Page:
Inflation Reduction Act

The Inflation Reduction Act may not reduce inflation — one sign that Senate Democrats’ reconciliation package, now that most of the drama is over, deserves a dispassionate accounting.

The deal President Biden and Senate Majority Leader Charles E. Schumer (D-N.Y.) had been laboring to strike for months finally passed Congress’s upper chamber on Aug. 7. The House of Representatives is expected to vote on Friday, yet the legislation’s fate is finally close to certain. The bill is obviously not Build Back Better — whose child tax credit, universal prekindergarten and broad-based tax hikes on the wealthy have all fallen by the wayside — but there is still a lot to like. But even the provisions that remain might not achieve everything their biggest boosters might hope.

To claim the Inflation Reduction Act will, on its own, transform the economy would be foolish. The Congressional Budget Office estimates that the proposal will change the inflation rate by less than one tenth of a percent over the next two years, and that’s in either direction. Even economists more sanguine about the bill’s effects believe its impact will mostly be felt further into the future. Similarly, the reduction to the deficit, whether the $300 billion over the next decade its drafters promise or the just over $102 billion the CBO expects, adds up to little in the grand scheme of trillions in national debt.

The macroeconomics of the bill, in the end, are less interesting than its policy particulars: in prescription drug pricing, health care, climate and taxes. In all of these areas, the Inflation Reduction Act makes impressive improvements on the old status quo. And in all of them, the new status quo still isn’t satisfactory.

The most important parts of the pharmaceutical reform, such as allowing Medicare to directly negotiate the prices of certain medicines and placing a $2,000 per year cap on out-of-pocket costs for prescription drugs, won’t kick in for years. That leaves reason to worry that a more conservative Congress might snatch back this crucial change. On health care, the extension of pandemic-era subsidies to help people afford Affordable Care Act plans merits celebration — but the failure to close the Medicaid coverage gap means the most vulnerable will get the least help.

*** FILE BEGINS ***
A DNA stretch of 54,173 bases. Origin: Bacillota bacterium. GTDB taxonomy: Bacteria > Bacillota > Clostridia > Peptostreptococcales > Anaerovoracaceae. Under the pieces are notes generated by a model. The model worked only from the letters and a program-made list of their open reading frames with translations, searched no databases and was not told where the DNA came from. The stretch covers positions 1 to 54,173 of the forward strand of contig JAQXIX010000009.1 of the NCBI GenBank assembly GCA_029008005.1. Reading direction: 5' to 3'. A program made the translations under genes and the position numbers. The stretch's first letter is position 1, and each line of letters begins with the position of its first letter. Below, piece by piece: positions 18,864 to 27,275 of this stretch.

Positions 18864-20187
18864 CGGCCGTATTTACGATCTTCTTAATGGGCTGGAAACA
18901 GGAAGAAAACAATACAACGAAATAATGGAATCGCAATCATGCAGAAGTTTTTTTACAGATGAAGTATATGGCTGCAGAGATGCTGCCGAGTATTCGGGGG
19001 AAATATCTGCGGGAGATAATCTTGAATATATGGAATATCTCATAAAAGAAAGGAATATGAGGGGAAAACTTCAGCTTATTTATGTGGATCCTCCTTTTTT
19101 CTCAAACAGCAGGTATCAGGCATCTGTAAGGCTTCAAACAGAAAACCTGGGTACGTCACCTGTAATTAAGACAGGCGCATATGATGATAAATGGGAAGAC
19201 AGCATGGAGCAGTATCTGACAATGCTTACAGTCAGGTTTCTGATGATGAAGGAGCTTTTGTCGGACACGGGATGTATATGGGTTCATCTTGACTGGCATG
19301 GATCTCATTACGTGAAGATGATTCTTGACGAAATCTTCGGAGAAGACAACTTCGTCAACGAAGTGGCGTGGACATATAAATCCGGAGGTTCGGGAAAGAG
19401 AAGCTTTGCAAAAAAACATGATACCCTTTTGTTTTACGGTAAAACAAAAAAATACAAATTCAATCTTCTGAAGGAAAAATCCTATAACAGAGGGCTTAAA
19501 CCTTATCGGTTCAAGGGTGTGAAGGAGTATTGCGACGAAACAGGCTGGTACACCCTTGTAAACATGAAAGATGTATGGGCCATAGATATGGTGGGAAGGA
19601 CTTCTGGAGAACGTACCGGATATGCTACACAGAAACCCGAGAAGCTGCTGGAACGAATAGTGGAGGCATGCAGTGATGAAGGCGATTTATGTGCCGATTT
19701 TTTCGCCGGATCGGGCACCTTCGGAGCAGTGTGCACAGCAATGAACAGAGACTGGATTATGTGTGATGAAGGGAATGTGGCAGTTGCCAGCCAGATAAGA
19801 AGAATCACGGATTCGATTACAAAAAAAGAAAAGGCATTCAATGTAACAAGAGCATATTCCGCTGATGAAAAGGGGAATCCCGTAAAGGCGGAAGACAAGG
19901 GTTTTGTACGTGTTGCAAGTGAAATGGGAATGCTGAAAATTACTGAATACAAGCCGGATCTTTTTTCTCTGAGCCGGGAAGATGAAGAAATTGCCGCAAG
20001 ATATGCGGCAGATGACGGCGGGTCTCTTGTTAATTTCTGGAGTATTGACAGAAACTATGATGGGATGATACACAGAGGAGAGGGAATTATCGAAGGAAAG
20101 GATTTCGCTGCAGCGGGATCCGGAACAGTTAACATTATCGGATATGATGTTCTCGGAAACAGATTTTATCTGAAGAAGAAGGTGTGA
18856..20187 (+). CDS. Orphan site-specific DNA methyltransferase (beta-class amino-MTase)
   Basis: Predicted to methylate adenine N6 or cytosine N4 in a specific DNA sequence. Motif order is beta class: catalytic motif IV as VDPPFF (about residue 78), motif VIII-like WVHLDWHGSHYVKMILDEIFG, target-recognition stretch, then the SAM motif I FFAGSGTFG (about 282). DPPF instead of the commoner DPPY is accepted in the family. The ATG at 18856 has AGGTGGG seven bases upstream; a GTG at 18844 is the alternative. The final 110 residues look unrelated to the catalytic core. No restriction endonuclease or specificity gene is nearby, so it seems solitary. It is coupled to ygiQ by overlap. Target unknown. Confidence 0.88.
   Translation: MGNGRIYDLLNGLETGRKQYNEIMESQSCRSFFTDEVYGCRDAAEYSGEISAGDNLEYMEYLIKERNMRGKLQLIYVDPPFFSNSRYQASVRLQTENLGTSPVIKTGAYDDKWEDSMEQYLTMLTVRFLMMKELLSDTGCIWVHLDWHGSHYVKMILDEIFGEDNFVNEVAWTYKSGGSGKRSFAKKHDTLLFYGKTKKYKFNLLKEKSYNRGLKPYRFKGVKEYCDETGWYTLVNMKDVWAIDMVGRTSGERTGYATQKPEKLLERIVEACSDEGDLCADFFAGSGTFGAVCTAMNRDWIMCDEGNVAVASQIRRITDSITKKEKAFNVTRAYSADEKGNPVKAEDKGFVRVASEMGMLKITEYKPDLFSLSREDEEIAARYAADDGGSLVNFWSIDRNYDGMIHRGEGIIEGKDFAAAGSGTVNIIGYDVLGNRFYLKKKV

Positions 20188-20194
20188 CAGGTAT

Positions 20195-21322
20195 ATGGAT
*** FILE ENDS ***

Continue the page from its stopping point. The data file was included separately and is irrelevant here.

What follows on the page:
Climate involves a similar story. The legislation will purportedly contribute to lowering the United States’ greenhouse gas emissions by about 40 percent below their 2005 peak within 10 years. But whether the bill can really prompt so dramatic a change depends on how fast consumers really switch to clean-energy options, as well whether regulatory, logistical and political obstacles get in projects’ way. An agreement to boost oil and gas leasing that sweetened the pot for swing-voting Sen. Joe Manchin III (D-W.Va.) also sours the outlook for the transition away from fossil fuels.

Then there are the proposal’s tax revisions, which moved further from ideal in the last days of negotiations — this time, largely to please potential holdout Sen. Kyrsten Sinema (D-Ariz.). Rules to narrow the carried-interest loophole, which enriches hedge-fund managers by taxing their income from investment profits at a too-low rate, are no more. The 15 percent corporate minimum was chipped away at last week, and then again this weekend, most recently to resolve purported concerns from small businesses that experts believe were ill-founded.

The Inflation Reduction Act is a laudable achievement for the Democratic Party, and a boon to the country. But there’s plenty more to do.

* Guest editorial by The Washington Post.


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